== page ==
The latest theory is that that the virus actually originated in 2012 (leading some to call it COVID-12 instead) when a group of six miners in southwest China contracted pneumonia from it, which they likely got from exposure to bat guano in the mine shaft.  The Wuhan Institute of Virology then kept samples of this virus, which they perhaps tweaked even further using their so-called "gain of function" research.  The virus then escaped from the lab sometime in 2019, and as they say, the rest is history.

Another possible route is a genetically modified bat coronavirus from 2015, one deliberately engineered to make use of the human ACE2 receptor to enter our cells, which we now know that SARS-CoV-2 (aka COVID-19) does as well.  This "gain-of-function" research was apparently done in a collaboration between the University of North Carolina at Chapel Hill and the Wuhan Institute of Virology.  Again, all it would taken was for it to "accidentally" escape from the lab in order to easily cause a pandemic.

And now the plot thickens even further as a Chinese virologist turned whistleblower finally gets the chance to tell her story....

JANUARY 2021 UPDATE:  A genetic investigation into the origins of COVID-19 in China apparently puts it at October 2019 (if not earlier), which means the virus had been spreading months before Chinese authorities belatedly alerted the world.  Also, a new Bayesian analysis finds that, statistically speaking, the probability that the virus originated in a lab is practically certain.

Maybe even earlier than that, who knows? 

And while it turns out that only some pockets of herd immunity prevailed after the first wave in Europe and the USA, hence the second wave in several countries and states, the fact that the virus is now in retreat despite it being the middle of winter strongly suggests that we are at or very close to full herd immunity nearly everywhere now.  This is evident even before the vaccine would have had any effect, by the way.  The first wave, even in Sweden, apparently produced just enough immunity for seasonality to naturally suppress the virus temporarily in the summer, only to be followed by a fall/winter wave.  But Sweden's second wave was still not as bad as either their own first wave or the second waves of most other European countries.  And future major surges are unlikely in nearly every county going forward, even with new strains of the virus emerging.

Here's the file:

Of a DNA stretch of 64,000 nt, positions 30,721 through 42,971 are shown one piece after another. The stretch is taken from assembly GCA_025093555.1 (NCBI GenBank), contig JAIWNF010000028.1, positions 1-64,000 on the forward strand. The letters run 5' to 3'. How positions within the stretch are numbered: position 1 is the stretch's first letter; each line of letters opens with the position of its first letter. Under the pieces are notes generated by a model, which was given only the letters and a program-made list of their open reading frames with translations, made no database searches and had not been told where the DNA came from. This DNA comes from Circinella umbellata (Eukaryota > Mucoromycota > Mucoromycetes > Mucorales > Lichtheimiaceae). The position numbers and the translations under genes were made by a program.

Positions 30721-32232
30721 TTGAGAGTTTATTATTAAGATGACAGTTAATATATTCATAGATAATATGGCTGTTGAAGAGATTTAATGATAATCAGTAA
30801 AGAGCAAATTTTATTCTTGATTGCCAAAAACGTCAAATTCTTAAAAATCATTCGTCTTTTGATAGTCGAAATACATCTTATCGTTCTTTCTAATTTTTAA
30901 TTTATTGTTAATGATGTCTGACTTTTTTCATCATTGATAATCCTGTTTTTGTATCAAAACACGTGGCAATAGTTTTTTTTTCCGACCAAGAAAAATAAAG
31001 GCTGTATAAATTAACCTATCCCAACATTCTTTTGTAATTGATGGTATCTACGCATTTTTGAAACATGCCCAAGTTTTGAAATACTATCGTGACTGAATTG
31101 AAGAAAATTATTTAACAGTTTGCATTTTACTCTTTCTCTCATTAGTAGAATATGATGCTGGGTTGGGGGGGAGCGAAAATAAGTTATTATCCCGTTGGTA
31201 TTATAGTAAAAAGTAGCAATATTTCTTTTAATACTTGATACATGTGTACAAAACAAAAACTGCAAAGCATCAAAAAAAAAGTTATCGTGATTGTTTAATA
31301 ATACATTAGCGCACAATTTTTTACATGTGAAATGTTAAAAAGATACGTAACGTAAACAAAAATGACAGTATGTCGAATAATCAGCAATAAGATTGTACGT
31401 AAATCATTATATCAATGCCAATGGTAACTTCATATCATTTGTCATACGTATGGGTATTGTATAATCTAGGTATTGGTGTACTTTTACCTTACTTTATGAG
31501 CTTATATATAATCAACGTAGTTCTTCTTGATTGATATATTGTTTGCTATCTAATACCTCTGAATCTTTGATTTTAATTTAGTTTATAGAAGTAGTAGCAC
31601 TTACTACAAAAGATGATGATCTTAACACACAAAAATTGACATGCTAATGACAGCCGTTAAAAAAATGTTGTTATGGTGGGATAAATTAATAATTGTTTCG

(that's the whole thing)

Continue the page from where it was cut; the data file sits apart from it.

Thursday, June 4, 2020

How Japan Beat COVID-19

One country that the lockdown enthusiasts seem to conspicuously avoid talking about is Japan.  Sweden is their favorite punching bag, as is Florida, but Japan?  It's as if they don't even exist.  And yet, they managed to beat the COVID-19 virus by doing everything "wrong".  And by "wrong", we actually mean RIGHT for the most part.

Despite being in the original geographical danger zone for the pandemic, and being one of the earliest countries to be infected that was not named China, their per capita death rate (the most important indicator) remains so low that it barely even gets on the chart relative to the rest of the world.  So how did they do it?

They did not impose a compulsory lockdown, opting instead for what they called a "soft lockdown" that did not even have the force of law (as their constitution, that they actually take seriously, strictly forbids doing such a thing), and even that was fairly brief and quite belated.  Nor did they close their borders either, opting instead for health checks at ports of entry and fairly modest visa restrictions early on.